Falcons fall flat in Pittsburgh

Matt Ryan and the Atlanta offense wasted a strong performance by the Falcons defense. AP Photo/Don Wright

PITTSBURGH – Rise up? How about falling flat?

That’s what the Atlanta Falcons did Sunday at Heinz Field. The team that made the phrase “Rise Up’’ the centerpiece of its offseason marketing campaign, at very least, stumbled badly in the season opener.

When you’ve got a good young core of players that you think is about to take the next step, there’s nothing wrong with promoting the idea of rising up. Seems like everyone else in Atlanta got the message, except the Falcons.

“I thought it was a well-fought game,’’ Atlanta coach Mike Smith said.

Well fought? Yeah, we’ll give Smith that. But well played? No, not even close.

If you truly aspire to be a playoff team, you don’t go on the road and lose 15-9 in overtime to a Pittsburgh Steelers team that’s playing its third-string quarterback. With Ben Roethlisberger suspended and Byron Leftwich out, Matt Ryan easily should have been the best quarterback on the field.

He wasn’t. Dennis Dixon was, and that’s a huge problem for the Falcons. One loss doesn’t make a season, but it sure can set a tone. Three hours after the season started for the Falcons, they already were one game behind the New Orleans Saints … and the Tampa Bay Buccaneers. You’ve got to figure the Bucs will run into reality at some point, but the Saints aren’t the kind of team you can give an early lead and expect to come back.

Especially when you lose a game you should have won.

“They were the better team today,’’ Smith said.

I’m not buying that. With Roethlisberger, sure. With Leftwich, maybe. But, with Dixon and not much else but a good defense, the Falcons had a big opportunity. It wasn’t like Dixon tore Atlanta’s defense apart. He completed 18 of 26 passes for 236 yards with one interception. He appeared frazzled at times, made some bad throws and only led the Steelers to three field goals in the 60 minutes of regulation time.

So where was Atlanta’s new-look defense, which is supposed to be so much better than last season, and what about all the rumors that the Falcons would have an actual pass rush this year?

Well, the Falcons did record three sacks. But two of those came on back-to-back plays near the end of regulation, and the other one came earlier in the second half. When the Falcons had a chance to really rattle a young quarterback early on, they failed.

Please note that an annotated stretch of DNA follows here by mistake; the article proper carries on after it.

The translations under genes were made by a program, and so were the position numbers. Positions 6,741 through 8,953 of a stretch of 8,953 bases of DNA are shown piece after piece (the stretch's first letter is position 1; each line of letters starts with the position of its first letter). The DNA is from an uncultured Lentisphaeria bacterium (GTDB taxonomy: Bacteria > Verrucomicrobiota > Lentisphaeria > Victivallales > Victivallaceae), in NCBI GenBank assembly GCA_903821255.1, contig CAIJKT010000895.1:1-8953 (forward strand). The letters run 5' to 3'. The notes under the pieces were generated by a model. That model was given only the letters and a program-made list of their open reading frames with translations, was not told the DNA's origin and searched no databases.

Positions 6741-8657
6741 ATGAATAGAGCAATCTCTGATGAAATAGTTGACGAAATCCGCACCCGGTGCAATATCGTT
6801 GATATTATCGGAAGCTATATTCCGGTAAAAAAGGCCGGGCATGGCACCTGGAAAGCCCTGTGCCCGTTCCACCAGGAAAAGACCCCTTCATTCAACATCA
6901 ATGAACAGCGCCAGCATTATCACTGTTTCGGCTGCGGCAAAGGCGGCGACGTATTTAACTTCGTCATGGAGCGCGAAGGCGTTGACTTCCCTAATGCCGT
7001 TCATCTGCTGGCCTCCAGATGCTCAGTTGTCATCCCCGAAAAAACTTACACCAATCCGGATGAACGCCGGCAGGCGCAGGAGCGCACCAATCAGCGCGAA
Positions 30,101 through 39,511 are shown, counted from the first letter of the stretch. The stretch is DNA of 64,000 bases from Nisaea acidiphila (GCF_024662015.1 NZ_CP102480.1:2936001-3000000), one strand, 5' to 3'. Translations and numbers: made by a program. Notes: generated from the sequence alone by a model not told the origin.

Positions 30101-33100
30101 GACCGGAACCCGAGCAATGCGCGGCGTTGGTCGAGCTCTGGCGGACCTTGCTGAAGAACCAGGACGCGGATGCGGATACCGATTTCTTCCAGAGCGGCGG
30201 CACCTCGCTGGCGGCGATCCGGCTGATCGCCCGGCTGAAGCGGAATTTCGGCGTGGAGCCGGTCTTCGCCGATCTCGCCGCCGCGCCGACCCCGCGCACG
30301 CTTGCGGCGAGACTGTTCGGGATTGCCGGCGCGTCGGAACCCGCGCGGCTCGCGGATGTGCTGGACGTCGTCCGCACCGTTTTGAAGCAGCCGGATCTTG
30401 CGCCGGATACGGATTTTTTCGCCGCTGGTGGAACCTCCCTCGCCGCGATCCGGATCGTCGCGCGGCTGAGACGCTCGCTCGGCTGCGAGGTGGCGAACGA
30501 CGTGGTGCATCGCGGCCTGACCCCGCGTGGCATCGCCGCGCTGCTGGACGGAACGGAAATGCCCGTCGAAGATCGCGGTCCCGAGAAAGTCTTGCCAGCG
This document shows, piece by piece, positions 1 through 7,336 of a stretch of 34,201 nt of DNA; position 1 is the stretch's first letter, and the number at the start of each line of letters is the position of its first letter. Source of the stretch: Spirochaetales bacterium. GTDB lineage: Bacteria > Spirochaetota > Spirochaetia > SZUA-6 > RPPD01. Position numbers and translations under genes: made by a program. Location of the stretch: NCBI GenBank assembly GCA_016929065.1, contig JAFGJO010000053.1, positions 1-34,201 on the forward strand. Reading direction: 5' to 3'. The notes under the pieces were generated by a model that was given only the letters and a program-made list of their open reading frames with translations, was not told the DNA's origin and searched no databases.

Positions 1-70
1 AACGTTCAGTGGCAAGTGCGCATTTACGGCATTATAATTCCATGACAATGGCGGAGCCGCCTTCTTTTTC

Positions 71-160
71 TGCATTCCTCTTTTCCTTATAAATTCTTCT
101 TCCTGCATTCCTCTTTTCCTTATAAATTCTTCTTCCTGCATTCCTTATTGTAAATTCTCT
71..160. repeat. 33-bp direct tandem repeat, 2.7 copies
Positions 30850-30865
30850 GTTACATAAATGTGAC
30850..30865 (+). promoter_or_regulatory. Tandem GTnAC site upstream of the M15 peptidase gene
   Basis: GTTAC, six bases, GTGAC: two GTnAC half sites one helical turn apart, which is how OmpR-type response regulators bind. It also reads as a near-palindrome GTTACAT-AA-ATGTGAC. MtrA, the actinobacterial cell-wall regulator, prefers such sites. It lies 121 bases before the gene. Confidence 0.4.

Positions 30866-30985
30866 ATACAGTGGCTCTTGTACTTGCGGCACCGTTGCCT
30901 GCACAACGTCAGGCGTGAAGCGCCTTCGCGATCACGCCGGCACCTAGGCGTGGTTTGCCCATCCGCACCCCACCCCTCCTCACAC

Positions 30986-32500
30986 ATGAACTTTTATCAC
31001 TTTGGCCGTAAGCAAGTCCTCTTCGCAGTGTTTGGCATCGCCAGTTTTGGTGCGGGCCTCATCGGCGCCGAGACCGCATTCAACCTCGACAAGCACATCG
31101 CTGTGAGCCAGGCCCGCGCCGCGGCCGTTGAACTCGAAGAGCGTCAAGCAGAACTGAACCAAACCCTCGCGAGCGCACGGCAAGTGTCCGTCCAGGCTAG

Let’s hit the defense with one more thing before we move to the real culprit. Overall, the defense wasn’t that bad until its first play of overtime. That’s when Rashard Mendenhall broke off a 50-yard touchdown run to win the game.

“To have a big play at the end like that just makes you sick to your stomach,’’ Atlanta linebacker Curtis Lofton said.

That was the only time either team got into the end zone all day, and that was Atlanta’s real crime.

“Our defense played well,’’ receiver Roddy White said. “We let them down as an offense.’’

What White said pretty much sums up the game. When you’ve got an offense that features Ryan, White, Tony Gonzalez and Michael Turner, you shouldn’t have such trouble scoring points.

“We’ve got to make more big plays,’’ White said.

He’s right. The Falcons had only two pass plays go for 20 yards or more, and the longest was 23 yards. The Falcons didn’t have a run go for more than seven yards. Aside from White, who caught 13 passes for 111 yards, the Falcons really had no offensive bright spots.

Did the absence of injured receiver Michael Jenkins really make that much difference? It shouldn’t. Jenkins is a role player, a guy who’s supposed to catch some possession passes and make some blocks in the running game.

Where Jenkins is important in the running game is down the field. But the Falcons never came close to getting down the field in the running game. Turner carried 19 times for 42 yards. That’s a 2.2-yard average.

That’s hugely disappointing, especially after we heard so much in the offseason about how Turner was in such better physical condition than last season. Turner admitted he let himself get out of shape after a huge 2008 season and has claimed he’s on a mission to prove he was not a one-season wonder.

I’m not ready to write Turner off just yet, because it didn’t look like his offensive line was doing him any favors. Then again, Turner wasn’t making anything happen on his own.

Same with Ryan. The conventional wisdom among the Falcons was that Ryan didn’t have a bad season in 2009 -- that he was just the victim of injuries to Turner and receiver Harry Douglas. I bought it at the time and repeatedly argued that Ryan didn’t have what many called a “sophomore slump."

But now I’m starting to wonder about that and about Turner perhaps being a one-season wonder. That makes me wonder about the whole idea of Atlanta rising up.

Sure, the defense looked pretty good, and that’s encouraging even against an inexperienced quarterback. But the offense, which seems so talented on paper, really hasn’t played to its full potential in a very long time. Was 2008 just a mirage?

“It’s one game,’’ Ryan said. “Our objective has to be to get back to work and fix some things.’’

Ryan’s right. It is only one game. But there are a lot of things to fix and the Arizona Cardinals come to the Georgia Dome next week and the Falcons go to New Orleans in Week 3. If the Falcons don’t fix things quickly and find an offense, they won’t be rising up.